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Sterling set for second weekly loss as data fail to impress, 'sausage war' weighed

·2 min read
A British Pound banknote is seen in front of displayed stock graph in this illustration

By Joice Alves

LONDON (Reuters) -The pound fell 0.5% on Friday and was on track for its second consecutive weekly loss versus the dollar after data releases that failed to impress investors, while post-Brexit trade troubles over Northern Ireland also soured the mood.

Britain's GDP was a record 27.6% higher in April than a year earlier when the virus was rampant. But economic output remained 3.7% below its pre-pandemic levels. Data also showed an unexpected drop in industrial and construction output in April.

Against the dollar, sterling was down 0.5% to $1.4107 at 1450 GMT, after falling to a one-month low of $1.4071 on Thursday. It was 0.15% higher versus the euro at 85.75 pence, after touching a one week high.

"UK GDP data release this morning, while strong, did not quite meet market expectations. Also, reports that the re-opening of the economy could be delayed beyond June 21 should limit enthusiasm for GBP versus the euro," said Jane Foley, Head of FX Strategy at Rabobank.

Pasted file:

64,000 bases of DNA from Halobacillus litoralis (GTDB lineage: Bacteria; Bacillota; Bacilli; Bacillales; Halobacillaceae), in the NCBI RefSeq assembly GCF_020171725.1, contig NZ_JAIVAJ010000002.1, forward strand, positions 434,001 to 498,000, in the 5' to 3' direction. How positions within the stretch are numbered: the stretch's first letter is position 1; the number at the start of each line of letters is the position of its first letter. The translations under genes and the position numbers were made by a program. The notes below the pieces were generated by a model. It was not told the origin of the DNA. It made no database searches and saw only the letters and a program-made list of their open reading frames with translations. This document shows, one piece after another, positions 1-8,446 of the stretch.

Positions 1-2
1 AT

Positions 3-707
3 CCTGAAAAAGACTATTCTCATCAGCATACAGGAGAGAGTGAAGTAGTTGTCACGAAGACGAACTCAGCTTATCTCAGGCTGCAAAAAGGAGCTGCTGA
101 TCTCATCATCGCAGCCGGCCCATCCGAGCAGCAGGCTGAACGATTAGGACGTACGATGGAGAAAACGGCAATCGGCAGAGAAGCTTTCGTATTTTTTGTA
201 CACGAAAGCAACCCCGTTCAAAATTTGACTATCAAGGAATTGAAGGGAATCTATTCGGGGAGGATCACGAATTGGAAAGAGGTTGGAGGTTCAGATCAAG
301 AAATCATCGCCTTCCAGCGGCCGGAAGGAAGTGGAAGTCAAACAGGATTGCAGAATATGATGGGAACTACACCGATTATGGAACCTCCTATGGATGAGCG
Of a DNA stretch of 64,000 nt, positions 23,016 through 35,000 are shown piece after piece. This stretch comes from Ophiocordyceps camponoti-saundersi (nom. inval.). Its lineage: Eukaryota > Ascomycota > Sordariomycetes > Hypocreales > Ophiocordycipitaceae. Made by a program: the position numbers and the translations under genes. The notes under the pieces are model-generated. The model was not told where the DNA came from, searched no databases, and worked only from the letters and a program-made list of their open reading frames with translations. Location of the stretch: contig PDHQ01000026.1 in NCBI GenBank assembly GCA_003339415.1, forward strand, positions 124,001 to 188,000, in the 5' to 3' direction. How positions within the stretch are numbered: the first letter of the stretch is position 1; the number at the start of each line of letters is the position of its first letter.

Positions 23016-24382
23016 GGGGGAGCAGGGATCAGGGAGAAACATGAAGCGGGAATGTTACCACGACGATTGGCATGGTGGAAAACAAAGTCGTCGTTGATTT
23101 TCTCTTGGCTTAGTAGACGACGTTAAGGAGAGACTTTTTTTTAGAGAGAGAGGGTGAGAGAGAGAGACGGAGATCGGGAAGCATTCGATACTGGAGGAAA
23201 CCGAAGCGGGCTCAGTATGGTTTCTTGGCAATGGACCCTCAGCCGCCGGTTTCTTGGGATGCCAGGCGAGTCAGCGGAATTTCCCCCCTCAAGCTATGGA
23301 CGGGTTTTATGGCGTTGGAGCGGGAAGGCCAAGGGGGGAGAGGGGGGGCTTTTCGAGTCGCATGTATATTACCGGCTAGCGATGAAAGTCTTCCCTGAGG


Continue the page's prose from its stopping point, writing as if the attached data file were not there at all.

England was set to fully lift lockdown restrictions on June 21, helped by a swift vaccine rollout that has brightened Britain's economic outlook.

But with the Delta variant of COVID-19 first detected in India spreading fast and accounting for over 90% of new cases, Prime Minister Boris Johnson is expected to decide on Monday whether to delay the reopening.

Sterling has been under pressure this week after Britain and the European Union failed to agree on solutions to post-Brexit trade problems in Northern Ireland.

The row has been dubbed the "sausage war" by British media because it affects the movement of chilled meats.

The pound won back a little ground on Thursday as investors expected the Federal Reserve to keep its policy unchanged as a U.S. inflation surge is seen as temporary; while the European Central Bank maintained an elevated flow of stimulus, as expected.

Sterling has also found some support from U.S. President Joe Biden's key messages to Britain in his first meeting with Johnson, Rabobank's Foley said.

They "were more about the special relationship between the U.S. and the UK and less about issues related to the N. Ireland protocol," she said.

Biden and Johnson met in Cornwall, southwest England, before the start of the G7 Summit on Friday.

(Reporting by Joice Alves Editing by Emelia Sithole-Matarise and Mark Potter)